2. Clinical and human factors issues in biodosimetry for large-scale radiation disasters: In my role as Associate Director, I have supervised the evaluation of human factors in the development of the EPR devices (in vivo tooth dosimetry, in vivo nail dosimetry, and clipped nail dosimetry) for use as a field-deployed point-of-care biodosimetry method to rapidly evaluate up to one million people potentially exposed to life threatening ionizing radiation in a terrorist event or major accident involving radiation. I have taken the lead in developing a comparative effectiveness framework adapted to public disaster healthcare and have reported simulations of the feasibility and timeliness of six major methods for biodosimetry (one of which is EPR in vivo tooth dosimetry). I have been invited to present this work at workshops held by the FDA and NIAID as well as many international conferences on biodosimetry for large scale disasters.

    1. A framework for comparative evaluation of dosimetric methods to triage a large population following a radiological event. Flood AB, Nicolalde RJ, Demidenko E, Williams BB, Shapiro A, et al. Radiation measurements. 2011; 46(9):916-922. NIHMSID: NIHMS282532 PMID: 21949481 PMCID: PMC3178340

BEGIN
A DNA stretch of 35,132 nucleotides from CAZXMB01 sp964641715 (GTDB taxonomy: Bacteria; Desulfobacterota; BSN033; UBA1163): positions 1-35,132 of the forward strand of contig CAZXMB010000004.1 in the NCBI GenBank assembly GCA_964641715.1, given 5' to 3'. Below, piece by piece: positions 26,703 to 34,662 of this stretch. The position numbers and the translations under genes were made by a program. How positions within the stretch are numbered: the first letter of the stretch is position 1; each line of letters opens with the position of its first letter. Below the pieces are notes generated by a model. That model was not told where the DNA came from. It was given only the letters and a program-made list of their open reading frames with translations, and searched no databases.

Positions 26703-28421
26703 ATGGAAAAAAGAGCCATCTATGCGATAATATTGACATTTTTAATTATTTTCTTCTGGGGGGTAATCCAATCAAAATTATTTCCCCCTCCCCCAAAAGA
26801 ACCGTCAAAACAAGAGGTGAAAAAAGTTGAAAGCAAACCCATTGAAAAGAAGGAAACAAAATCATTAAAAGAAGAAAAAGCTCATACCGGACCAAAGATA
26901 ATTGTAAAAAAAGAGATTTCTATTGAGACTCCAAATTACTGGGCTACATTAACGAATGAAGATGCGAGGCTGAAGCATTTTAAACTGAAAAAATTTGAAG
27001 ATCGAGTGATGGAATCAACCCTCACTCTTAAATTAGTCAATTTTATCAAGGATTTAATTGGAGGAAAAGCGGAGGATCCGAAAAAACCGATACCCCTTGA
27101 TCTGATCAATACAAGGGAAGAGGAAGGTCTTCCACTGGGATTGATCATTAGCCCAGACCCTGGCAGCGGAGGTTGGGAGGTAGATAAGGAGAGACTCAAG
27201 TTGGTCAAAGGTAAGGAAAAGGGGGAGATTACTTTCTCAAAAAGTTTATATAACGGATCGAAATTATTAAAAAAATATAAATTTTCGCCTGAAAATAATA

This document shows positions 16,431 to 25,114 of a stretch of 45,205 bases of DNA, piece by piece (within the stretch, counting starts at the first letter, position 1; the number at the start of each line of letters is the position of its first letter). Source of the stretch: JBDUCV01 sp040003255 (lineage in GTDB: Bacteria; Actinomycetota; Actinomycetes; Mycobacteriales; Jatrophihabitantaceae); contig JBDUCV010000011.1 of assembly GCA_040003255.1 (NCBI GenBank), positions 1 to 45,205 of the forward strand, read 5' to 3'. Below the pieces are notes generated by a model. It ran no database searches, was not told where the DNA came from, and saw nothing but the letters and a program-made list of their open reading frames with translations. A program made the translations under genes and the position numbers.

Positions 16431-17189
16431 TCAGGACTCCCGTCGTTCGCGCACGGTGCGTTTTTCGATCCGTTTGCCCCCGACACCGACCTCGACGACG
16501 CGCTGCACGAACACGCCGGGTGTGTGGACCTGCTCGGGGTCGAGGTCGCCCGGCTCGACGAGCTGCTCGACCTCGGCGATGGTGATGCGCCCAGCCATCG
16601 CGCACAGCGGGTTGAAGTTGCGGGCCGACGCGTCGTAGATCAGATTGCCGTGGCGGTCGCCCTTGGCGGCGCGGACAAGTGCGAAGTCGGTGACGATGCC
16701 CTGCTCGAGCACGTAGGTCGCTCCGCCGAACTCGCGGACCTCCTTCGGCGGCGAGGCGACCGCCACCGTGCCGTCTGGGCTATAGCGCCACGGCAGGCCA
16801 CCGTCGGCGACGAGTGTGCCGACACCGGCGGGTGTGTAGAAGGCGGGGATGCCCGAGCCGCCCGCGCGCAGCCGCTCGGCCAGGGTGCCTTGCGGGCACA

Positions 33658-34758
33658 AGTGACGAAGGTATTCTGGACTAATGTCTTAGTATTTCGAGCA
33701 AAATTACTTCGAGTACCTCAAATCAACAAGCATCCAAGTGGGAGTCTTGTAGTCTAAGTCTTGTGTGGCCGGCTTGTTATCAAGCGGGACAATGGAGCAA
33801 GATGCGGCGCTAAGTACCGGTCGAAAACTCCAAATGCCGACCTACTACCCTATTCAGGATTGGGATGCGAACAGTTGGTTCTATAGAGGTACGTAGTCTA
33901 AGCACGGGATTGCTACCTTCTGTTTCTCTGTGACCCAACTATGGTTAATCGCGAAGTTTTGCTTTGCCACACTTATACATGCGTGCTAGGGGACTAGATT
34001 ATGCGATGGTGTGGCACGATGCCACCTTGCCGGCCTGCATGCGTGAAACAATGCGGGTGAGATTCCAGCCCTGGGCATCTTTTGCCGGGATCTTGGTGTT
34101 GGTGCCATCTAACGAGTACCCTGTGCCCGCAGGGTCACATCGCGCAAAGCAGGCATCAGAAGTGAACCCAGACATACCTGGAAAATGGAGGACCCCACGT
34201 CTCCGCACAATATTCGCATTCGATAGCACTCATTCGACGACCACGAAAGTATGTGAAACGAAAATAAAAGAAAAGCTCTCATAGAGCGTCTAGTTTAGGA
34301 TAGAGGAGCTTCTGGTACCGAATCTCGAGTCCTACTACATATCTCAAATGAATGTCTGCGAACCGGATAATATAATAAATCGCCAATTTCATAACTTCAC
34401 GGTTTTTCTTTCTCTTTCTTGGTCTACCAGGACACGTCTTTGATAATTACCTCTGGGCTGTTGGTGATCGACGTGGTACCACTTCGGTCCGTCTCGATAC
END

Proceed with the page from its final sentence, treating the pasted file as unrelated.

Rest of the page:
2. Advances in a framework to compare bio-dosimetry methods for triage in large-scale radiation events. Flood AB, Boyle HK, Du G, Demidenko E, Nicolalde RJ, et al. Radiat Prot Dosimetry. 2014; 159(1-4):77-86. PMID: 24729594 PMCID: PMC4067227

    3. Evaluating the Special Needs of the Military for Radiation Biodosimetry for Tactical Warfare against Deployed Troops: Comparing Military to Civilian Needs for Biodosimetry Methods. Flood AB, Ali AN, Boyle HK, Du G, Satinsky VA, Swarts SG, Williams BB, Demidenko E, Schreiber W, Swartz HM. Health Phys. 111(2):169-182; 2016. DOI: 10.1097/HP.0000000000000538. PMID: 27356061

    4. Advances in in vivo EPR tooth biodosimetry: Meeting the targets for initial triage following a large-scale radiation event. Flood AB, Williams BB, Schreiber W, Du G, Wood VA, Kmiec MM, Petryakov SV, Demidenko E, Swartz HM and Members of the EPR Center Tooth Dosimetry Project Team.. Radiat Prot Dosimetry (2016) 172 (1-3): 72-80 PMID: 27421468

  3. Organizational and professional determinants of quality of care in US hospitalsMy initial research was part of a major national study of the quality of surgical care in the United States, originally funded by an award from the National Academy of Sciences and then by two major grants from the predecessor of the DHH Agency for Healthcare Research and Quality (AHRQ). It was the first major study of hospital care using a combination of computerized medical records (>600,000 patients in 1224 hospitals) and an intense study of ~10,000 surgical patients in 17 hospitals chosen to be representative of US hospitals. We developed strategies to evaluate quality of care based on outcomes (death and major morbidities after surgery) that led to the development of federal reports of quality indicators of hospitals in the 1980s. I worked with the team studying organizational and professional factors that were expected to influence quality of care. From that work, several publications drew many editorials, comments, and two highly influential papers reported on the influence of having a large volume of surgical cases on achieving better outcomes.